Wes is still interested in Ann, despite having a son and ex-wife in California. Crystal reveals that their friendship faded in adolescence because Minh, Ann’s grandmother, didn’t think Crystal was suitable.

Ann learns she’s expecting a baby boy. Minh’s lawyer informs them that the Banyan House is left to Hương and Ann in her will, causing conflict with Phước, who desires the house for his own family. Hương recalls her past, revealing an abusive marriage with Vinh.

After a violent incident, Minh stepped in to protect Hương, killing Vinh and keeping it a secret. Hương never told Ann the truth about her father, creating inner conflict as she contemplates revealing the reality.

While cleaning, Ann discovers a trunk with keepsakes from Vietnam, including a photo of Bình inscribed to Minh. Recognizing the resemblance between Hương and Bình, Ann contemplates disclosing the truth but decides against it to spare Hương’s feelings. She burns the photo and eventually tells Noah about her pregnancy. Noah visits the Banyan House, expressing a desire to reconcile, but Ann refuses.

During a thunderstorm, Phước sets the Banyan House on fire, leaving Ann, Noah, and Hương unharmed but losing everything. Minh’s ghost moves on, realizing her love for Xuân. Hương knows Phước’s involvement but stays silent to avoid family strife.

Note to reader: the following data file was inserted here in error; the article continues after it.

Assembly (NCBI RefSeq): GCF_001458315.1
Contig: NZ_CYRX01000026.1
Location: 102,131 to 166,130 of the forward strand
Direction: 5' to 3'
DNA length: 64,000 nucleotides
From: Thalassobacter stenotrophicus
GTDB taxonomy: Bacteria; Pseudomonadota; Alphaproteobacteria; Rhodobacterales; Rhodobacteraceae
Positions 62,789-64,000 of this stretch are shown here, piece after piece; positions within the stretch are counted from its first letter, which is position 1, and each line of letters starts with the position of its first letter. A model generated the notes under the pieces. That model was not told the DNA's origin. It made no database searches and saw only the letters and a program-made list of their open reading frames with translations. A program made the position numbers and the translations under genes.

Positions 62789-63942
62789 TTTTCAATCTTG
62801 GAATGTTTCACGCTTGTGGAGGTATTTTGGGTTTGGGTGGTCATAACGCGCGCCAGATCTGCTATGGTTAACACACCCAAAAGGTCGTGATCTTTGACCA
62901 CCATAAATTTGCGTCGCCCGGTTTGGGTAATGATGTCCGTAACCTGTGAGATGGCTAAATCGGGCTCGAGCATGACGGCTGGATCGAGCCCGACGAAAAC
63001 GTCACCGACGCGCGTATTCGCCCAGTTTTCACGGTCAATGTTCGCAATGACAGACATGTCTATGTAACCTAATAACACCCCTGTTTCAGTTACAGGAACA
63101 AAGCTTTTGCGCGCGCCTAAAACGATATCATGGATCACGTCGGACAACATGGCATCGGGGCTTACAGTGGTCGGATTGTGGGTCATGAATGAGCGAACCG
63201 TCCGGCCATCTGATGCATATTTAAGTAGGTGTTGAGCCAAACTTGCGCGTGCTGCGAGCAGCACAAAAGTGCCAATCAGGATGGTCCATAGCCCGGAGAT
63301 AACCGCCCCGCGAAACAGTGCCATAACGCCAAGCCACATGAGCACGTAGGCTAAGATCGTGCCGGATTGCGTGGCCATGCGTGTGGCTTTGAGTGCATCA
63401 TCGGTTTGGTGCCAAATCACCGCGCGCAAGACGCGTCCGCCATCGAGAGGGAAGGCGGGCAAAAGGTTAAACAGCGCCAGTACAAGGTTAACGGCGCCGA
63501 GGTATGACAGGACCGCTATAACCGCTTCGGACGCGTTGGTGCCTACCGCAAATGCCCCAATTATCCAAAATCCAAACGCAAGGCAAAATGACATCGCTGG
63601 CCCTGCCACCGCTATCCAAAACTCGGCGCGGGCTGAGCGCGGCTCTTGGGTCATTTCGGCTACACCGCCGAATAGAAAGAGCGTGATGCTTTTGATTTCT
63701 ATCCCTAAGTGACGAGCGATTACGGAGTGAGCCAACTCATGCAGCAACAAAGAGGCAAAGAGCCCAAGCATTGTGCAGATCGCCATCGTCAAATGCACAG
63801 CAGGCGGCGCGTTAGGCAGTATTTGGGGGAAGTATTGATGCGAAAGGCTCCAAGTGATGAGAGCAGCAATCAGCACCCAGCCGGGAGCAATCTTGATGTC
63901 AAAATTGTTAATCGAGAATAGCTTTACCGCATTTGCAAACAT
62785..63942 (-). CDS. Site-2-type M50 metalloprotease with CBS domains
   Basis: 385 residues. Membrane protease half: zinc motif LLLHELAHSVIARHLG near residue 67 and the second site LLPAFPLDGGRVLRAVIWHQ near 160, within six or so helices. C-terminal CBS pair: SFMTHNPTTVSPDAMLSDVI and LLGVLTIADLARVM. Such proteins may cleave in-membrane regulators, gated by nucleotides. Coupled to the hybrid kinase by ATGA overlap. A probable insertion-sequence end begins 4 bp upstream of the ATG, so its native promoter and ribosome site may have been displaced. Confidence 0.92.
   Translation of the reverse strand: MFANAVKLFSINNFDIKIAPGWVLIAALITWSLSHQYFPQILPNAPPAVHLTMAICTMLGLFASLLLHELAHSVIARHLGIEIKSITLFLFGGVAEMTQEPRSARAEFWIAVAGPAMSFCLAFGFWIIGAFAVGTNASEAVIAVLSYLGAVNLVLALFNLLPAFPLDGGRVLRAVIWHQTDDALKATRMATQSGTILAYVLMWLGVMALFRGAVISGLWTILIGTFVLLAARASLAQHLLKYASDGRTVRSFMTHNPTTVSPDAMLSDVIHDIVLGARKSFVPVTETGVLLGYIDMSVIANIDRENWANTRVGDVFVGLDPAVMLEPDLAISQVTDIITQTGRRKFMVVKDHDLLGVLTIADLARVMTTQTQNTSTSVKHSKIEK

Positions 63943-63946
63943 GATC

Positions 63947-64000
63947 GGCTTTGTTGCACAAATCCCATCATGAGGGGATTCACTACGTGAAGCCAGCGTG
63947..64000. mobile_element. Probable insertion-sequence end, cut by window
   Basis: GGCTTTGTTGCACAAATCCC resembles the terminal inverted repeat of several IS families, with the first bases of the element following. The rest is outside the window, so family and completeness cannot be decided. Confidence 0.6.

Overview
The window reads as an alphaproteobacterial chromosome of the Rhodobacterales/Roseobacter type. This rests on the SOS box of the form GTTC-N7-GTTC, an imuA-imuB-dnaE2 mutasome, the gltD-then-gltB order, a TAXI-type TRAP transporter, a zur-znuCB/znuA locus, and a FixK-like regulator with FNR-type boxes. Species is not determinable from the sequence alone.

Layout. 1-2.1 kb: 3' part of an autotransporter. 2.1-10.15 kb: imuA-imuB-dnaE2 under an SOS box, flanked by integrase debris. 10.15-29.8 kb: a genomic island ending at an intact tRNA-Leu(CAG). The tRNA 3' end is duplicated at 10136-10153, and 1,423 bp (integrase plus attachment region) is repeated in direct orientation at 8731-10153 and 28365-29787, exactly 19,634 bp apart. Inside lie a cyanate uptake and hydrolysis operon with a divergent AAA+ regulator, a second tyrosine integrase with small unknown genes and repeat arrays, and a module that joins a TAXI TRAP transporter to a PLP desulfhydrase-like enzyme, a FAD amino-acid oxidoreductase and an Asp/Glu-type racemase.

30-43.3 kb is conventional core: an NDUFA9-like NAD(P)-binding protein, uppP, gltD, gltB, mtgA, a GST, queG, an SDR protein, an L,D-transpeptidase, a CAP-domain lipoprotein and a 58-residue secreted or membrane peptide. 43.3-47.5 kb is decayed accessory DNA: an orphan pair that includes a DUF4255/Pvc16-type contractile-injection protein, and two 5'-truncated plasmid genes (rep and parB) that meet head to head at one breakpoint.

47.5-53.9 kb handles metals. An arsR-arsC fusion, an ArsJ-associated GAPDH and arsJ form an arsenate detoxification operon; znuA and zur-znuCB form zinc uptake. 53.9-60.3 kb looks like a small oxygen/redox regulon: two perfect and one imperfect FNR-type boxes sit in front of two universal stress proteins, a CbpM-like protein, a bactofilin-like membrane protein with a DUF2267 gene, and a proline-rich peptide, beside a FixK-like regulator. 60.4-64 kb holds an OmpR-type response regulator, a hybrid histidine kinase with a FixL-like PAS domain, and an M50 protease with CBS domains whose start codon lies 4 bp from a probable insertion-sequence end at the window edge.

Ann and Hương buy a cottage, resolving their differences. Wes heads to California to be closer to his son. Ann gives birth, names her son Bình, and Noah agrees to be part of the child’s life. Ann illustrates a children’s book about Chú Cuội.

Banyan Moon Ending Explained

So, what happens at the end of Banyan Moon?

In the final chapters of Banyan Moon, the revelation of Hương’s significant secret, covering up Minh’s murder of Vinh, highlights the novel’s theme of being haunted by the past. Facing this truth allows Hương to begin shedding the deep guilt she carried, realizing that Minh’s actions saved both her and Ann.

Despite this, at the book’s end, both Ann and Hương choose to keep their most substantial secrets – Ann doesn’t tell Hương about Bình, and Hương keeps Vinh’s truth from Ann. This decision reflects their growth, choosing to focus on the future instead of dwelling on the past, breaking the cycle of intergenerational trauma.

The burning of the Banyan House serves as a symbol of breaking away from a painful past and embracing a fresh start. The house, once a safe haven, had become a trap, hindering Ann and Hương’s progress. Its destruction allows Minh’s ghost, Ann, and Hương to finally move on. The house’s demise also represent a barrier that prevented the Tran women from fully engaging with the world, causing a form of isolation and repeating past arguments.